MANHEIM TOWNSHIP, LANCASTER COUNTY, Pa. -- Police in Lancaster County are investigating a unique case of identify theft which spans several states and thousands of dollars.
Authorities say a woman went into a PennDOT licensing center, pretended to be someone else, and received a duplicate copy of the victim’s license!
Manheim Township Police say 27-year-old Emily Ewan is on the run from authorities.
For them, it’s a pretty rare case of identity theft because of two things: the victim does not know the suspect at all and because of how easy it was for the suspect to receive a copy of the victim's license.
Police say it all started at a Penndot Licensing Center just outside Philadelphia.
"The suspect went into PennDOT, claiming to be her, claiming that she lost her license and she was requesting a duplicate license, in the victim’s name, using the suspect’s photograph," explained Sergeant Michael Piacentino with Manheim Township Police.
“Do these two people even look alike?” asked FOX43.
“Similar enough," responded Piacentino.
Similar in appearance, yes, but Sergeant Michael Piacentino says they are complete strangers.
"The fact that the suspect and the victim do not know each other, that’s on the rarer side," he explained.
What makes it even more unique?
"It’s one thing to have a fraudulent driver's license or I card, made at home, essentially a fake id, but it’s different to have one that has been issued by the state with fraudulent information on it," explained Piacentino.
Using that ID, detectives say Ewan opened up credit cards; they followed the paper trail.
“You get the victim to provide all of the accounts that have been opened and activity," said Piacentino.
They say Ewan swiped in several states including Montana, Pennsylvania, and New Jersey.
"A U-Haul truck was rented in New Jersey by the suspect, using the victim’s information; the truck has gone missing," said Piacentino.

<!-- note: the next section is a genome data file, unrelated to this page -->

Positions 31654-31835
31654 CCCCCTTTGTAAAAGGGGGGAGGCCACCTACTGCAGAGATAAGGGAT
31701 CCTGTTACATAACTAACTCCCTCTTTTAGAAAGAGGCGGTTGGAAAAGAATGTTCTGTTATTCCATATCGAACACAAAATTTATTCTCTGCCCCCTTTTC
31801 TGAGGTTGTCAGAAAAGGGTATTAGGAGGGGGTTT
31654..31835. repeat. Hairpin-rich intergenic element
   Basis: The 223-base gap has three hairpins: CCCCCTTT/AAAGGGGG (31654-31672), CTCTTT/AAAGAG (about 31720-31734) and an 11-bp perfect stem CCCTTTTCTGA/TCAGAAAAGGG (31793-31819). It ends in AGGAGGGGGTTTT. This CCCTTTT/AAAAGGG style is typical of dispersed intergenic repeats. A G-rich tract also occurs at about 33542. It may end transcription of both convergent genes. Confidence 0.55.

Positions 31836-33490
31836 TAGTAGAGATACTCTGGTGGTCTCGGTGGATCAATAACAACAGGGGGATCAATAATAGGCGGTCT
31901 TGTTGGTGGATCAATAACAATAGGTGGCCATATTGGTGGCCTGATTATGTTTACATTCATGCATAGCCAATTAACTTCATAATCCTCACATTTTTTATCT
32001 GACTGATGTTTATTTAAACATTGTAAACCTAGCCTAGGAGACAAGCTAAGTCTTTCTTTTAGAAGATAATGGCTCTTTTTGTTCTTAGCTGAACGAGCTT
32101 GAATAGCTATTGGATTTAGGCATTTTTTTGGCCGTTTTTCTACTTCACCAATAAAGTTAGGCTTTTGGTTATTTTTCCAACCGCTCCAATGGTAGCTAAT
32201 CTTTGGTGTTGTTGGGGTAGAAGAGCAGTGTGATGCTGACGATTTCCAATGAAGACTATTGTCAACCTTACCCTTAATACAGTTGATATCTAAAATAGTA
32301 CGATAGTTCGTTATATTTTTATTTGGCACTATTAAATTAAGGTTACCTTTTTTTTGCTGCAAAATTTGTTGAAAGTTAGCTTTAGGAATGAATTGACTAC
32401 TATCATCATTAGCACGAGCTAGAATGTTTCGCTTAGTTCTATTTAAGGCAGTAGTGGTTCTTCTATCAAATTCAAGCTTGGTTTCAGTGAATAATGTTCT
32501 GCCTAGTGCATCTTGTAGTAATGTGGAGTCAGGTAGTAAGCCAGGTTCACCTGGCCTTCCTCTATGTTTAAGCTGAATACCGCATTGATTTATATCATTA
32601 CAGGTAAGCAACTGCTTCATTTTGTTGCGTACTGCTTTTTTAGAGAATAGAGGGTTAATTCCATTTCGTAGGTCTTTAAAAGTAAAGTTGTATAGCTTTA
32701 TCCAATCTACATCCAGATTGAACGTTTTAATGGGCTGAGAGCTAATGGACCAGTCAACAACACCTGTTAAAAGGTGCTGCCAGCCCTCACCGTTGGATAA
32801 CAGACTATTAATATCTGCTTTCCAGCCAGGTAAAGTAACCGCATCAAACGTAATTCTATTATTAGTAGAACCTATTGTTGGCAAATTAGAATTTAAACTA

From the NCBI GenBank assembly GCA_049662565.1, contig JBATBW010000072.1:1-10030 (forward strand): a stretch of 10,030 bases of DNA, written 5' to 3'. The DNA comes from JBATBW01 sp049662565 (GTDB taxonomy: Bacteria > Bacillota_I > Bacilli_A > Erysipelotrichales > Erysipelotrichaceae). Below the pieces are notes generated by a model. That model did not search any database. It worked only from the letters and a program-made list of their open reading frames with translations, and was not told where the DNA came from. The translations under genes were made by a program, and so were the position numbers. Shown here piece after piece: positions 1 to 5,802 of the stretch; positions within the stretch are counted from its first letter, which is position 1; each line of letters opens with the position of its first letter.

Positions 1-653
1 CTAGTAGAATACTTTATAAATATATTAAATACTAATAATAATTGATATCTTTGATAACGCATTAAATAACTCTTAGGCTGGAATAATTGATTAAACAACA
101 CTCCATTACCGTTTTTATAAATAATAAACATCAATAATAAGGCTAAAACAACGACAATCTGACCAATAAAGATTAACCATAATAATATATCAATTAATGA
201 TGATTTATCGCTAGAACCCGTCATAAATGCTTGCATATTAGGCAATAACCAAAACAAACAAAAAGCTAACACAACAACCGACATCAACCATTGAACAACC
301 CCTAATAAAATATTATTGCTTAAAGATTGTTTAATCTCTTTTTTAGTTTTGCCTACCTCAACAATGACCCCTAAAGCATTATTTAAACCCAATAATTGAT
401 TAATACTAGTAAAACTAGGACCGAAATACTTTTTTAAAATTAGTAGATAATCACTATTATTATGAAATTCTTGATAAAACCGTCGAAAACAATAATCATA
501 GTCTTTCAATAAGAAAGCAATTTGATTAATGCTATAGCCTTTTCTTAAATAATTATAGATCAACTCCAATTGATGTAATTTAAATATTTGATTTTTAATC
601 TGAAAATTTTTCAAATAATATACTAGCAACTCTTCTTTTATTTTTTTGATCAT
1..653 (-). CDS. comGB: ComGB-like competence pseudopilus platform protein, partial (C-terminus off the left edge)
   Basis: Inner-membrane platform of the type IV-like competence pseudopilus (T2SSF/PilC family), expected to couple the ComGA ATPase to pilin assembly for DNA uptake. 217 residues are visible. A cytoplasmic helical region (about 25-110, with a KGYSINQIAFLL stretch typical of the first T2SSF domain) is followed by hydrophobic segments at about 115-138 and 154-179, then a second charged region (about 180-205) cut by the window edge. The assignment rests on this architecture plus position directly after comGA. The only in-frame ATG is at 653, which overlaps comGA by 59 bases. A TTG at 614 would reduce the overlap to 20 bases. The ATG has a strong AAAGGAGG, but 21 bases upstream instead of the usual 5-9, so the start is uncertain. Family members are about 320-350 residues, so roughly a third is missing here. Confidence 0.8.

The victim told police she learned one thing through this debacle.
“She wants to see this person get caught, and she wants to see others not fall victims to this," explained Piacentino for the victim. "The advice here would be to routinely check your credit reading, your credit score, and your credit report to see if accounts are opening.”
Police say the suspect's copy of the license is flagged, so if she gets pulled over, they will know.
As for how this whole thing happened, FOX43 reached out to PennDOT.
FOX43's Grace Griffaton asked a series of questions; we put the answers we received from a PennDOT spokeswoman in bold.
- What is the process of getting a new license when one is lost / what security measures are currently in place? Customers may apply for a duplicate license via the PennDOT Driver and Vehicle Services website, through the mail, at an online messenger, or by visiting one of our driver license centers. In each case, an individual must supply information specific to that individual. When duplicate products are sent through the mail, products are sent to the individual’s address on file. When products are issued over-the-counter at a Driver License Center, the photograph and signature on file are compared to the customer receiving the product and the signature the customer provides at the time of the duplicate transaction.
- How was this woman able to get a drivers license in the victim's name?
- Do pictures of people pop up in a system when someone comes in requesting a new license? For a customer receiving a duplicate product over the counter, the image and signature on file in the system is used to produce the product.
- Is PennDOT looking into this?
- Is there anything you might change now knowing this happened to make the process more secure?
She also said she cannot legally comment on specifics as it is an active, ongoing police investigation.
She also referred us to their website which has information on replacing a driver's license.